I let go of that notion so that I might allow myself to enjoy the moment. We met some friends out on the halfway-up-the building outdoor bar and restaurant and proceeded with the merry making and town/mountain viewing. Not all the rooftop bars in Asheville are actually on the roof top, but you can feel like it’s a step up from the ordinary, even if it is just above the street and a parking garage looms in the distance. There’s plenty of mountain views here to attract the wannabe rooftop drinkers/gawkers if they arrive before sundown.
For our next upstairs visit, we took my son and his girlfriend to the Top of the Monk. We’d already been to the basement of the Thirsty Monk on a previous outing with friends. The place reminded me of a medieval prison cell and I would just as soon have descended the stairs to the Hobbit House basement and tapped a few kegs of homebrew as sit in that dull and dankish tomb swilling whatever beer was on offer. It seemed the kind of place where swilling was encouraged. My expectations were low for going up. It did not seem to be the kind of place that could deliver that living-the-high-life feeling just by stomping up a single, albeit long, staircase to the actual rooftop of this two-story building.
The bar was inside, next to a diminutive outdoor patio. We ordered our drinks. I was nicely surprised by the alcohol menu. They might be ale quaffers in the basement, but they knew the rules of the rooftop bar at the top of the stairs. Fancy pink and blue drinks, swirls of fruit and specially infused distillations are the spirits on offer to the patrons of the upper realms. Creative drinks with cute, local-referencing names like the Biltmore Blaster or the French Broad Squeeze are the type of cocktails to try when one is out in the open and above the ground in this hip and trendy city. A daquiri by any other name is just as inebriating.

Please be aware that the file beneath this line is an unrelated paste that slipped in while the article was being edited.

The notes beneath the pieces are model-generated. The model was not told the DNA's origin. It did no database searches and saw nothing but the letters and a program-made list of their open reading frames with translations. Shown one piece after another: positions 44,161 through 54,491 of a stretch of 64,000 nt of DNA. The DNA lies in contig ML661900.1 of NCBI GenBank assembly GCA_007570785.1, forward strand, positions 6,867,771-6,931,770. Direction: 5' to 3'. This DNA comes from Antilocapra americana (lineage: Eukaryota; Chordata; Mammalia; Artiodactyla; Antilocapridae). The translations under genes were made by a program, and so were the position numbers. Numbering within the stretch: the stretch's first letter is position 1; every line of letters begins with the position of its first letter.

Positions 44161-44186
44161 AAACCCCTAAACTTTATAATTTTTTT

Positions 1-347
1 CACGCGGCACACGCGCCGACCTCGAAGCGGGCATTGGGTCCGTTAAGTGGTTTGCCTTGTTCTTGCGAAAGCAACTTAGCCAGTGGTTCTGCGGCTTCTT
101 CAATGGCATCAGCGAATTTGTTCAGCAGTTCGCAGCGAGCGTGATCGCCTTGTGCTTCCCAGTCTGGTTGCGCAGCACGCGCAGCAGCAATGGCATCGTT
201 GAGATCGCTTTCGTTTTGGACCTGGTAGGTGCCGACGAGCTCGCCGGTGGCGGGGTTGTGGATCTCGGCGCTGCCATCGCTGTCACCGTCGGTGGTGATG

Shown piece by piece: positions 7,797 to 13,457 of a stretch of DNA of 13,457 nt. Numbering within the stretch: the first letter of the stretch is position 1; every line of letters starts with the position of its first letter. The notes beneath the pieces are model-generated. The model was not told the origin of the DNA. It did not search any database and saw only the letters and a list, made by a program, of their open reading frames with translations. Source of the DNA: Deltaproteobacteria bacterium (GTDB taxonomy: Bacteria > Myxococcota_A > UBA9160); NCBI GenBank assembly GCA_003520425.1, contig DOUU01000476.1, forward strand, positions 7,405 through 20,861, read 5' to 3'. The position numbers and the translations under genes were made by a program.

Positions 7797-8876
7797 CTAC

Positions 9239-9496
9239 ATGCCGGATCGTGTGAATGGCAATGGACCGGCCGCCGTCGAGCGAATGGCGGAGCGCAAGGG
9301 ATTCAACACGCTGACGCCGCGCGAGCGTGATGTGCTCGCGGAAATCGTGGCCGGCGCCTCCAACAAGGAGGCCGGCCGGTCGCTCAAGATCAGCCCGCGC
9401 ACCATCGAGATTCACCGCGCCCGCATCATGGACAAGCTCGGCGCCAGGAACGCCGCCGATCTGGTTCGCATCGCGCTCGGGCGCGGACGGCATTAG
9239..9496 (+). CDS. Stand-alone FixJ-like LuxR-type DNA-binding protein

As we got comfortable on the upper deck, we sipped our selections and reveled in the view of the mountains, a few parking garages, the post office and the bus station. Top of the Monk wasn’t so bad. Sometimes the company you keep can create the proper vibe required for downing pricey drinks while watching the sun go down over some pretty spectacular hills. I simply vowed my next visit to a rooftop bar would be the utmost in class and style with a 360° view.
Capella on 9 was our next stop. It took my guy and I a bit of a tour around downtown before we found the hotel we were seeking (oddly, some streets didn’t go through to the street we needed). It was a Marriott Hotel with an impressive lobby which got me feeling this would be the rooftop bar experience I was wanting. We took the elevator to the 9th floor. Upon exiting the elevator, I was slightly disheartened by the fact that there was a large indoor bar. Think obstruction of view. It was empty. We wandered around in it, looking for the outside portion. Beyond the indoor lounge we found a tiny sliver of a deck with a few tables, also empty. My heart sank. This was not the hip, happening spot I had anticipated. Finally, we turned back toward the elevator doors and spotted a narrow corridor leading to a place of sunshine. We followed that glow until we reached a nondescript entryway to the greater outdoors. Here at last was my Shangri La. Or perhaps the best I could hope for in a city of short buildings.
The wide-open veranda, the swanky drinks menu, the sweeping view of city and peaks were all rendered into a perfect experience, with the addition of a great group of convivial pals, for mingling on top of a downtown highish-in-the-sky location. I’ve learned, after hanging out on a few rooftop bars, that the company of friends is the most important ingredient in the recipe for garnering that special feeling, no matter the actual altitude. I’ll have the Pisgah Sunset please.